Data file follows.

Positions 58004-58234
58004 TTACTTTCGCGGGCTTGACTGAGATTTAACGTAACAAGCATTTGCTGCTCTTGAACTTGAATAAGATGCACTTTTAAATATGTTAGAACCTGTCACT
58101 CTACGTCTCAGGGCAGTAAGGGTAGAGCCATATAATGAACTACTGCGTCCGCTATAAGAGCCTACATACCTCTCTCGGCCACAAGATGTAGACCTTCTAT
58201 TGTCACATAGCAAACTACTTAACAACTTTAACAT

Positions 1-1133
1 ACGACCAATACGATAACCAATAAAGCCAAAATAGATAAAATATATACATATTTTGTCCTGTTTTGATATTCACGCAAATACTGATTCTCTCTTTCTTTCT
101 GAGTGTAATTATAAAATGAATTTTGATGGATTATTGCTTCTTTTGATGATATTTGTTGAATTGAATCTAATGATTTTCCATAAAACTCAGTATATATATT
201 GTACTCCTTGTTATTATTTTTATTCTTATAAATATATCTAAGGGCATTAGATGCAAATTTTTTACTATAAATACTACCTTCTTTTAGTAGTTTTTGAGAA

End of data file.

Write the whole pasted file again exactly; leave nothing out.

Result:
Positions 58004-58234
58004 TTACTTTCGCGGGCTTGACTGAGATTTAACGTAACAAGCATTTGCTGCTCTTGAACTTGAATAAGATGCACTTTTAAATATGTTAGAACCTGTCACT
58101 CTACGTCTCAGGGCAGTAAGGGTAGAGCCATATAATGAACTACTGCGTCCGCTATAAGAGCCTACATACCTCTCTCGGCCACAAGATGTAGACCTTCTAT
58201 TGTCACATAGCAAACTACTTAACAACTTTAACAT

Positions 1-1133
1 ACGACCAATACGATAACCAATAAAGCCAAAATAGATAAAATATATACATATTTTGTCCTGTTTTGATATTCACGCAAATACTGATTCTCTCTTTCTTTCT
101 GAGTGTAATTATAAAATGAATTTTGATGGATTATTGCTTCTTTTGATGATATTTGTTGAATTGAATCTAATGATTTTCCATAAAACTCAGTATATATATT
201 GTACTCCTTGTTATTATTTTTATTCTTATAAATATATCTAAGGGCATTAGATGCAAATTTTTTACTATAAATACTACCTTCTTTTAGTAGTTTTTGAGAA